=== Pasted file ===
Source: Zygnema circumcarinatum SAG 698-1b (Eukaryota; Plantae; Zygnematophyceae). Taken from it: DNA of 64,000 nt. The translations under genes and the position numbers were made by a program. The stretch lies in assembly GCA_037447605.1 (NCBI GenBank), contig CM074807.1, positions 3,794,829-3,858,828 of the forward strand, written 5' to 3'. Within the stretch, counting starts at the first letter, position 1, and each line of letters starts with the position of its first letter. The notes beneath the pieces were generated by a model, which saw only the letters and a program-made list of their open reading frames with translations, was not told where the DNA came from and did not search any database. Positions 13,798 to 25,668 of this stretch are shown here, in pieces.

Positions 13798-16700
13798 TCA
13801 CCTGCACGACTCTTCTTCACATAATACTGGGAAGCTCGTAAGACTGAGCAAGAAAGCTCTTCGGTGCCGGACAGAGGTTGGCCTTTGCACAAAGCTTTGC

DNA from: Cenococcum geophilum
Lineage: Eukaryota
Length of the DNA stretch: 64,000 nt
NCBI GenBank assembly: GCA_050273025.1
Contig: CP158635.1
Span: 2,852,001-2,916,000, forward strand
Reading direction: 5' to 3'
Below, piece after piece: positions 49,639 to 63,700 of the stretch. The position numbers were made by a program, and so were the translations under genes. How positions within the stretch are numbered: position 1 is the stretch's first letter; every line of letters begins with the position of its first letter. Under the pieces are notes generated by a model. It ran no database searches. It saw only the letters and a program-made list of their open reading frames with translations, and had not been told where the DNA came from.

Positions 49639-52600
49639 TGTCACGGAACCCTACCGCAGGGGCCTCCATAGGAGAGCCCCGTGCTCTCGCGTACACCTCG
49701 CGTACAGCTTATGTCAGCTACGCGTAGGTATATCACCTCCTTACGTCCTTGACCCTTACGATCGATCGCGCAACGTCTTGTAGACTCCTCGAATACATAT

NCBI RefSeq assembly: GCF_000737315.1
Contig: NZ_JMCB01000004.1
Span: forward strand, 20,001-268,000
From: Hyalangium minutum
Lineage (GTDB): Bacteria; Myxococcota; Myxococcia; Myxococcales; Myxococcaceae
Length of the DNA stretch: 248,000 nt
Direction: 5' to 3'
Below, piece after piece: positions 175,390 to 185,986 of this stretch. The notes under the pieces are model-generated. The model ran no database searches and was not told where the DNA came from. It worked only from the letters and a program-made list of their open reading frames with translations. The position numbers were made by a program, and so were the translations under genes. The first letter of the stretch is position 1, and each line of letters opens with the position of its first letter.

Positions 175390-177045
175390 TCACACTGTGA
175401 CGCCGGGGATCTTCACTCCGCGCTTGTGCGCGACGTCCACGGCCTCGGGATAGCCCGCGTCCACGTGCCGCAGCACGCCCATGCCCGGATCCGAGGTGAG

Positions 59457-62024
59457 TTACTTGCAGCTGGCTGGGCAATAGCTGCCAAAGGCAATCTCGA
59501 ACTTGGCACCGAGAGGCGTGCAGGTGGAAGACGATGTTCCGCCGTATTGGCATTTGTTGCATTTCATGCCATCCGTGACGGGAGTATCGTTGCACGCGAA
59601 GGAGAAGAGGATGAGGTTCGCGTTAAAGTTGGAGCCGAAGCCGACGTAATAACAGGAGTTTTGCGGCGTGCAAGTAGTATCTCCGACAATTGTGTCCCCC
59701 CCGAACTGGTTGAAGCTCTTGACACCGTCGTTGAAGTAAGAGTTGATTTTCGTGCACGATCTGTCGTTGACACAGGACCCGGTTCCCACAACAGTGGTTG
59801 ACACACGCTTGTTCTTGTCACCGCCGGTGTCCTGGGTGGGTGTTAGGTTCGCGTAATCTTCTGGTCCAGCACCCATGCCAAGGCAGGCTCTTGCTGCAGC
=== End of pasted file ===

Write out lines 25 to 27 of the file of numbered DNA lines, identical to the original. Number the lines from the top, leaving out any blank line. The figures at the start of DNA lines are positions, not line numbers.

175390 TCACACTGTGA
175401 CGCCGGGGATCTTCACTCCGCGCTTGTGCGCGACGTCCACGGCCTCGGGATAGCCCGCGTCCACGTGCCGCAGCACGCCCATGCCCGGATCCGAGGTGAG

Positions 59457-62024